By Alan Slingsby and Mark Wadie
Library campaigners launched a bitter attack on Lambeth Labour councillors yesterday as a full meeting of the council backed plans to turn some libraries into gyms in co-operation with its leisure services provider GLL.
On the same day, library staff in Brixton joined a strike by workers across Lambeth to protest at cuts to services. They said they could not put off action as books were already being removed from shelves.
The changes, which are part of a plan by Lambeth council to reduce spending on cultural services by £4 million in the next three years, will see an estimated 25% cut in the workforce.
Local librarian Tim O’Dell, 52, a Unison trade union representative, said: “We feel that the council are not listening. The will of the people of Lambeth is against the cuts and there is no support whatsoever within the library staff for the plans.
“The need for libraries is growing, not diminishing. The council need to re-think. That is why we staged this walkout.”
A ballot of library staff in Lambeth is pending, but Mr O’Dell said that there was a need for more urgent action.
He added: “An increasingly isolated group of councillors are trying to push the plan through before it can be overturned.
“On Monday, staff in one of the libraries were asked to start removing books from the shelves. We couldn’t wait any longer to take action.”
A speech in favour of the plans by Jane Edbrooke, the councillor leading the scheme, at a full council meeting in Elmcourt School, West Norwood, last night (18 November) was inaudible as protesters shouted and booed.
There were angry interruptions too as Labour group leader Lib Peck addressed the protesters directly to explain the council’s position.
She said the libraries most affected by the changes were those with fewer users and said that services in other larger and more-used libraries had been maintained.
The council was unable to spend so much money on the smaller libraries, she said. “But what we have managed to do, which I think is important, is to retain the facilities”. The protesters’ angry response led mayor Donatus Anyanwu to stop proceedings and tell them: “You want people to listen. Please listen to the councillor.”
Lib Peck continued by saying that the council was maintaining services in the five town-centre libraries in Lambeth that were the most used.
The council remained ambitious for its library service, she said, pointing out that it had opened a brand-new library in Clapham in 2102, had plans for a new one in Norwood and remained committed to a new north Lambeth library.
“We have got to be honest about the fact that we cannot put so much money into our neighbourhood libraries. I regret that, but it is actually the truth, I am afraid.”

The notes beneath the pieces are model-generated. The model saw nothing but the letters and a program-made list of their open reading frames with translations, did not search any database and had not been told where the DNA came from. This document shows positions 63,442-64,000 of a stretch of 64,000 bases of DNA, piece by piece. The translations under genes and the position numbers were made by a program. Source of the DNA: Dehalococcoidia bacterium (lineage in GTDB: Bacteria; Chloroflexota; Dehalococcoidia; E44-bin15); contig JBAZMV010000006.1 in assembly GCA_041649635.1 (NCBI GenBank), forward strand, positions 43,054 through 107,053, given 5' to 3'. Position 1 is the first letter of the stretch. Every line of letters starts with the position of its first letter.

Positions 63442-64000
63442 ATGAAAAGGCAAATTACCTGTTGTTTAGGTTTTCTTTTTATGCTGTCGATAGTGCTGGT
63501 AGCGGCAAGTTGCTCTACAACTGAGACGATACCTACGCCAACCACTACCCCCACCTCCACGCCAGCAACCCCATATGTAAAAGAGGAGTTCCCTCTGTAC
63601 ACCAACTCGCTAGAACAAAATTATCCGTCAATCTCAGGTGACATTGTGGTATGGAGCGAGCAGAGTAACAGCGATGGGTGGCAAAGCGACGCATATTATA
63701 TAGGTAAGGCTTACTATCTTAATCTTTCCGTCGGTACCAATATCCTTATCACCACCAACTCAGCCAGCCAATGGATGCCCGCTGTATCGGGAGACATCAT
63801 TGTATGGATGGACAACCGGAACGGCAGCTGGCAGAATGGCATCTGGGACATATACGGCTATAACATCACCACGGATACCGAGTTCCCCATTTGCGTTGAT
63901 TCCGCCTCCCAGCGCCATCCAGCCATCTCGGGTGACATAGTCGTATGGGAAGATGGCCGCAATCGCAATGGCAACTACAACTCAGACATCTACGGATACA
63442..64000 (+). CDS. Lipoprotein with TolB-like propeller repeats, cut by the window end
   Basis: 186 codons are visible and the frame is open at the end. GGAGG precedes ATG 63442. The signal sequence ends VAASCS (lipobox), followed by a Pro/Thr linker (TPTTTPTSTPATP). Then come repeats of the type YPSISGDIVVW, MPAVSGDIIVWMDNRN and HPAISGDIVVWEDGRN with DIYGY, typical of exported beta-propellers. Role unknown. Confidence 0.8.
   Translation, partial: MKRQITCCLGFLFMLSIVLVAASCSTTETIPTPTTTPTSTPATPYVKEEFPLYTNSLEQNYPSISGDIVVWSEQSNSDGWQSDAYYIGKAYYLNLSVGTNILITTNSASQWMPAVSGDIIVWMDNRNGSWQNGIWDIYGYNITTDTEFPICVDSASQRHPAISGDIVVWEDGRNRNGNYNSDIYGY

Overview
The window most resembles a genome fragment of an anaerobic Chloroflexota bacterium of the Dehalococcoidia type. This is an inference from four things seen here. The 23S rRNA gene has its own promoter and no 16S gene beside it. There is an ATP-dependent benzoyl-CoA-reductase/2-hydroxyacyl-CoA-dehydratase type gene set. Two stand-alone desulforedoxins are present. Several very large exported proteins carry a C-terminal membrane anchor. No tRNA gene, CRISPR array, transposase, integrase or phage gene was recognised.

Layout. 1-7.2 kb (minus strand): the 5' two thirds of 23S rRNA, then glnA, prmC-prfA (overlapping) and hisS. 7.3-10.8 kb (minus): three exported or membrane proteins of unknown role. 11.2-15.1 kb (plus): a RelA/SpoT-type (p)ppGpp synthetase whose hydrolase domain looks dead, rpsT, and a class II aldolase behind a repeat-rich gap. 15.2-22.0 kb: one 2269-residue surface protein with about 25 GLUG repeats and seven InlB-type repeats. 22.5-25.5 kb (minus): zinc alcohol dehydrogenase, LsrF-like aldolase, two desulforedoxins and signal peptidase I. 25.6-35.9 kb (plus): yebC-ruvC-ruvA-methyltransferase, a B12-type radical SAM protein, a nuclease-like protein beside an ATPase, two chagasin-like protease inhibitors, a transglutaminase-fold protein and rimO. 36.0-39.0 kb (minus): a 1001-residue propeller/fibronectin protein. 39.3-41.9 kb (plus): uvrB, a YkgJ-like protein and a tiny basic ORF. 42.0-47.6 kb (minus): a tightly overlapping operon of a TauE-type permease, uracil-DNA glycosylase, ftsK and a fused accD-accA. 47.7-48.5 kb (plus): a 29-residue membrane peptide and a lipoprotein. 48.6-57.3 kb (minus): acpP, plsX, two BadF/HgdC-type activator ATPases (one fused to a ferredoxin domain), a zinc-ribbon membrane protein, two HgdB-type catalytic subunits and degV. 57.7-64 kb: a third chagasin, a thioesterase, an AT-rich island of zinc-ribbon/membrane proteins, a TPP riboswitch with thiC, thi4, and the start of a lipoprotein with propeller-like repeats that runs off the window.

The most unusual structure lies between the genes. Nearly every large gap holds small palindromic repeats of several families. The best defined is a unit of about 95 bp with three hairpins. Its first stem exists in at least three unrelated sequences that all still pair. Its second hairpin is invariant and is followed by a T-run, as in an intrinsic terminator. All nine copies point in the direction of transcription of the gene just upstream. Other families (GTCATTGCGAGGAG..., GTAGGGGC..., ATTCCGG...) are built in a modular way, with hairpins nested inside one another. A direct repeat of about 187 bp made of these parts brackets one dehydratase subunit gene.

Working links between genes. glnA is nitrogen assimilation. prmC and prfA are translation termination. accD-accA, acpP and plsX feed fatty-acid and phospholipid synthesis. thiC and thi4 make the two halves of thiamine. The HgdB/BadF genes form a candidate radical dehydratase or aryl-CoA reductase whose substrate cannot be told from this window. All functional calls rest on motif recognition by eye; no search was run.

It meant that there would be fewer services in them, said Cllr Peck. But, she continued, they would remain in their buildings and be “more vibrant”. Once again interrupted by cries of “rubbish”, she responded that without the changes “there might not be a library at all”. Protesters continued to shout at her as she said opening hours would double.
“I think this is fair,” said Cllr Peck. “In these challenging times, it is our responsibility as a council is to speak up for the services that people rely on.
“Some of those people are so vulnerable that they cannot express their needs. I think it is our duty to do our best to represent them and to find workable, pragmatic and honest solutions for many of the other services that we know are being impacted by this government’s devastating cuts.”
Labour councillors applauded her speech as protesters continued to jeer and boo.
Commenting on the vote, Laura Swaffield of Friends of Lambeth Libraries said the council had no answer to mounting criticism of its policy which it was forcing it through despite universal condemnation.
She said the “crazy” idea of gyms in libraries would not make the £800,000 savings required. “At most, it will save £485,000,” she said.
She accused councillors of failing to investigate a plan by library managers which they had concealed that would keep all the borough’s ten libraries running and save £800,000 or more.
The GLL deal, put together in secret, would see £4 million spent on installing gyms that nobody wanted or needed. And Lambeth would take all the financial risks while GLL took any profits.
She accused the council and GLL of embarking on the scheme with “no business plan, no market research – not even a basic feasibility study”.
Laura Swaffield, who addressed the council meeting, said Cllr Edbrooke had made “not the slightest attempt” to answer any of the points campaigners had made.
“It was an embarrassing sight. She just mumbled her usual spiel about the horrid government and Lambeth’s cleverness – she does it faster every time. It’s become inaudible.
“But that doesn’t matter to Labour councillors. They vote the way they’re told. They don’t care what they are doing.”
Council statement on the plans.